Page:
Friday, 22 December 2017

These are the seven states
that gave in to pressure
from Trump in the UN vote

White Rule? … a cartoon in the current edition of ‘Private Eye’

Patrick Comerford

The United Nations has voted by a huge majority to declare a unilateral US recognition of Jerusalem as Israel’s capital ‘null and void.’ At an emergency session of the General Assembly on Thursday [21 December 2017], 128 countries voted in favour of a resolution rejecting President Trump’s controversial decision, announced earlier this month [6 December 2017].

Nine countries voted against the resolution, while 35 abstained. Earlier, Trump had threatened to cut aid to UN member states that would vote against his decision.

The nine UN member states that voted against the resolution are: Guatemala, Honduras, Israel, Marshall Islands, Micronesia, Nauru, Palau, Togo and the US.

Apart from Israel and the US, the other seven states could hardly be regarded as paragons of political virtue or bastions of democracy. Even then, perhaps some international inquiry is needed to decide whether votes have been bought, or ambassadors were the victims of bullying and political violence ahead of the vote.

These are the seven UN member states that voted alongside the US and Israel yesterday:


Guatemala has an international reputation for political corruption that is difficult to surpass even by Central American standards. It also has the lowest literacy rate in Central America, with less than 75% of the population aged 15 and over literate. Guatemala has the third highest rate of murder of women in the world, after El Salvador and Jamaica.

The Guatemalan army was involved in 626 massacres in the 1980s, when it carried out a scorched earth campaign. In those massacres, 83% of the victims were Maya and 17% ladino.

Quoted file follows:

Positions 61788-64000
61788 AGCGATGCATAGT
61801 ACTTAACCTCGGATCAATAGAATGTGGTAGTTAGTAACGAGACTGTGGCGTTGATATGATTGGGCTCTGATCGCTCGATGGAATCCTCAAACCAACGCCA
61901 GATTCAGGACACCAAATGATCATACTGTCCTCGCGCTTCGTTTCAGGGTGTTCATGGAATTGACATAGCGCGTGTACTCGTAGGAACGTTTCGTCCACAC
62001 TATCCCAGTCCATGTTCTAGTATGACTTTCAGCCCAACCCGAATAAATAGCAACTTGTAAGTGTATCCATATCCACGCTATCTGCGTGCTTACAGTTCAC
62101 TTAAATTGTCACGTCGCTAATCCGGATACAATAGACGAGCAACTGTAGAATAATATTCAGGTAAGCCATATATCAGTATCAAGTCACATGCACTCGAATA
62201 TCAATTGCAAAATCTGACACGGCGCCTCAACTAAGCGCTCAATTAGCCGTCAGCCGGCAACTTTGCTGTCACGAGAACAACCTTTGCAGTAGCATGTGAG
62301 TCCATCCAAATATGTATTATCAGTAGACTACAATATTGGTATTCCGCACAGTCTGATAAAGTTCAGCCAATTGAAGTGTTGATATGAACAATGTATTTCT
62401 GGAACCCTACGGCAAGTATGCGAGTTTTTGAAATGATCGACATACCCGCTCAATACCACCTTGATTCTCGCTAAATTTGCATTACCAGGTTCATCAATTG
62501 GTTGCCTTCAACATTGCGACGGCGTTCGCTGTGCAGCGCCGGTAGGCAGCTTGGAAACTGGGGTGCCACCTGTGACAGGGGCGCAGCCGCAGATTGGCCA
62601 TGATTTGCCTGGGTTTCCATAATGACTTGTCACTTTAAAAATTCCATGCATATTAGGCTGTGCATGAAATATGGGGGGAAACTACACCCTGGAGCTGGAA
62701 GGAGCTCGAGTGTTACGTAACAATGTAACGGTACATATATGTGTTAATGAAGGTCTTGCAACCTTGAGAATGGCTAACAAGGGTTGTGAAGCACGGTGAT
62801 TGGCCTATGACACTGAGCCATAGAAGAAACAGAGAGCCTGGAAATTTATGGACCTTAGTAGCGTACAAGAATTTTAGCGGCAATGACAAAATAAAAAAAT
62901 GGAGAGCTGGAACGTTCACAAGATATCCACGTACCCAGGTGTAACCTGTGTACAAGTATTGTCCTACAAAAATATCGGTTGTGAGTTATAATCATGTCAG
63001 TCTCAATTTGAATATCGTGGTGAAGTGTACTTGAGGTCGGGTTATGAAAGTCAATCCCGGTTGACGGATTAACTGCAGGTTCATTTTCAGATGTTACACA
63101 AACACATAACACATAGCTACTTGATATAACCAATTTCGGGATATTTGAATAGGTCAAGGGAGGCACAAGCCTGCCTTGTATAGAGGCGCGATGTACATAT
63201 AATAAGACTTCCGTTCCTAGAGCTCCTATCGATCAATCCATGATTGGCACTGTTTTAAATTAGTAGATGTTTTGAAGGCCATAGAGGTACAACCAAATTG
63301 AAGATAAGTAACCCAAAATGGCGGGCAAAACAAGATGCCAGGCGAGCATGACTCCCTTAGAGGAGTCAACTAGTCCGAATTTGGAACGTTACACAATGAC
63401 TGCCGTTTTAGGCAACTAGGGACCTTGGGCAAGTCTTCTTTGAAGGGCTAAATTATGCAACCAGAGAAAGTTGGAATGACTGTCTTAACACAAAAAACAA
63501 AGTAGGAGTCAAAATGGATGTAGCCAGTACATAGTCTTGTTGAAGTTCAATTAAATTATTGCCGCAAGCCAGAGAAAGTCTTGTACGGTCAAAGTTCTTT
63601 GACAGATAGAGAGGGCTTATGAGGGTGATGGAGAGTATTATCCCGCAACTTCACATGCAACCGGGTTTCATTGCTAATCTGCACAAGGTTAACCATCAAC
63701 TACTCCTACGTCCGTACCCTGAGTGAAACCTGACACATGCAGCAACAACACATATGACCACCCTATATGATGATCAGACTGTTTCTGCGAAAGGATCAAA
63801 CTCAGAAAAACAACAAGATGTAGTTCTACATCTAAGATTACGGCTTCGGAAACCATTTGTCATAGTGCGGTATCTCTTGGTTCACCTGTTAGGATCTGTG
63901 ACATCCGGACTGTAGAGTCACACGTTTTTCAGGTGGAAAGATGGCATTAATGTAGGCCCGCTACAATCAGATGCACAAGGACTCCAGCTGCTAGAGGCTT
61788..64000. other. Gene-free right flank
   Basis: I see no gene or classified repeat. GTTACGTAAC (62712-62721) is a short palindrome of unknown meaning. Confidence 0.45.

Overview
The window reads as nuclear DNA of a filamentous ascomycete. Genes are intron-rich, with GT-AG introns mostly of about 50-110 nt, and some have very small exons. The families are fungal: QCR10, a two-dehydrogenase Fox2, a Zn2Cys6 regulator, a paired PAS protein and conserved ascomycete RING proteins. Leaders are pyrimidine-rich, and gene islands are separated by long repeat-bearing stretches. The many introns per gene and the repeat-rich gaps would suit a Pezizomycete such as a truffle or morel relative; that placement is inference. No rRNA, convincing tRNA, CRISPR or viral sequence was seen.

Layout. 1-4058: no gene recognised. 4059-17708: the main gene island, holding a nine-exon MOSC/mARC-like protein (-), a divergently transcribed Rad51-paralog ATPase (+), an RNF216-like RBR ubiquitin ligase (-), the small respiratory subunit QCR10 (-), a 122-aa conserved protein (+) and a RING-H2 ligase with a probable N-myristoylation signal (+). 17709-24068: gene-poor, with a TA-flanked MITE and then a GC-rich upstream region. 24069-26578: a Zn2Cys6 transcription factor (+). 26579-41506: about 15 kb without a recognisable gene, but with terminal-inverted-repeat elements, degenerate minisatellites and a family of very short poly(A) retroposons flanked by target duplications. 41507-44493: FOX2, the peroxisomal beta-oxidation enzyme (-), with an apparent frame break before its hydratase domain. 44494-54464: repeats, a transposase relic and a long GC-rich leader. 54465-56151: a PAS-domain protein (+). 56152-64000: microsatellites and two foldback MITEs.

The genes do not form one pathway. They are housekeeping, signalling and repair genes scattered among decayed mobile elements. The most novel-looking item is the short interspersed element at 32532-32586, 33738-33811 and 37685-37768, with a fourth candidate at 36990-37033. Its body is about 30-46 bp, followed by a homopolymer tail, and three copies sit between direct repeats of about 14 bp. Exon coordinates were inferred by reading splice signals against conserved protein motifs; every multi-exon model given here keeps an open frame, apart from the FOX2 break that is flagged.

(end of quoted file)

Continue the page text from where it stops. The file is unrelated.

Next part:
Since the end of the civil war in 1996, death squads and ‘extra-judicial killings’ have continued in Guatemala. They are often linked to current and former members of the military involved in organised crime who have significant political influence.

In July 2004, the Inter-American Court condemned a massacre in 1982 of 188 Achi-Maya in Plan de Sanchez, and ruled that genocide had taken place at the hands of Guatemalan army troops.

Guatemala is known for its corrupt political system. On 2 September 2015, President Otto Pérez Molina resigned because of a corruption scandal and was arrested on fraud charges. He was replaced by Alejandro Maldonado, who only held office until January 2016 when President Jimmy Morales assumed office.

President Morales describes himself as an Evangelical Christian, which should endear him to many in Trump’s inner circle and his core supporters.

Morales has own stand on morality: he boasts he is a nationalist, he supports the death penalty, he opposes abortion, and he denies the Ixil Maya people have been victims of genocide. At the end of last year [November 2016], he was awarded an honorary doctorate by the Hebrew University of Jerusalem, but this could have hardly influenced the vote of Honduras in the General Assembly this week.